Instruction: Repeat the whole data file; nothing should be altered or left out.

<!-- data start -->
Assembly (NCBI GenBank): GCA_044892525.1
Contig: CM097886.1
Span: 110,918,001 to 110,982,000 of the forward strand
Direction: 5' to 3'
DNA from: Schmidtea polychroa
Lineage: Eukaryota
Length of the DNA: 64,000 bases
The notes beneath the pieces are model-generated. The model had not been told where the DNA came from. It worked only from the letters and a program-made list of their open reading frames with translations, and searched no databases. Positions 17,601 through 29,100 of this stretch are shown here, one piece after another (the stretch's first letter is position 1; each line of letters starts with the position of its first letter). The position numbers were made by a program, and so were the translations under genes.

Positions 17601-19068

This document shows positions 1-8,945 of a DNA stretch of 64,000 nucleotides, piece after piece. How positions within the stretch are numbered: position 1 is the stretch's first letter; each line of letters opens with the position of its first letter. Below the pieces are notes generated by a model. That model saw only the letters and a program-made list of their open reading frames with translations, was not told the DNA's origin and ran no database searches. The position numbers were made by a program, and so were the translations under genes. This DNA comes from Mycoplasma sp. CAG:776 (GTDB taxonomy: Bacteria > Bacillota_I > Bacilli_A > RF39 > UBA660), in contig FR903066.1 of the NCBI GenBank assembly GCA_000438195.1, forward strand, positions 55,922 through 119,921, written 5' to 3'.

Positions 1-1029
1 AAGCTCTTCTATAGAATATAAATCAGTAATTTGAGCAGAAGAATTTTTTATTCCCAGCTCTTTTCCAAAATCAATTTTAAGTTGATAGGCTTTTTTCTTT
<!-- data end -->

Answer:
Assembly (NCBI GenBank): GCA_044892525.1
Contig: CM097886.1
Span: 110,918,001 to 110,982,000 of the forward strand
Direction: 5' to 3'
DNA from: Schmidtea polychroa
Lineage: Eukaryota
Length of the DNA: 64,000 bases
The notes beneath the pieces are model-generated. The model had not been told where the DNA came from. It worked only from the letters and a program-made list of their open reading frames with translations, and searched no databases. Positions 17,601 through 29,100 of this stretch are shown here, one piece after another (the stretch's first letter is position 1; each line of letters starts with the position of its first letter). The position numbers were made by a program, and so were the translations under genes.

Positions 17601-19068

This document shows positions 1-8,945 of a DNA stretch of 64,000 nucleotides, piece after piece. How positions within the stretch are numbered: position 1 is the stretch's first letter; each line of letters opens with the position of its first letter. Below the pieces are notes generated by a model. That model saw only the letters and a program-made list of their open reading frames with translations, was not told the DNA's origin and ran no database searches. The position numbers were made by a program, and so were the translations under genes. This DNA comes from Mycoplasma sp. CAG:776 (GTDB taxonomy: Bacteria > Bacillota_I > Bacilli_A > RF39 > UBA660), in contig FR903066.1 of the NCBI GenBank assembly GCA_000438195.1, forward strand, positions 55,922 through 119,921, written 5' to 3'.

Positions 1-1029
1 AAGCTCTTCTATAGAATATAAATCAGTAATTTGAGCAGAAGAATTTTTTATTCCCAGCTCTTTTCCAAAATCAATTTTAAGTTGATAGGCTTTTTTCTTT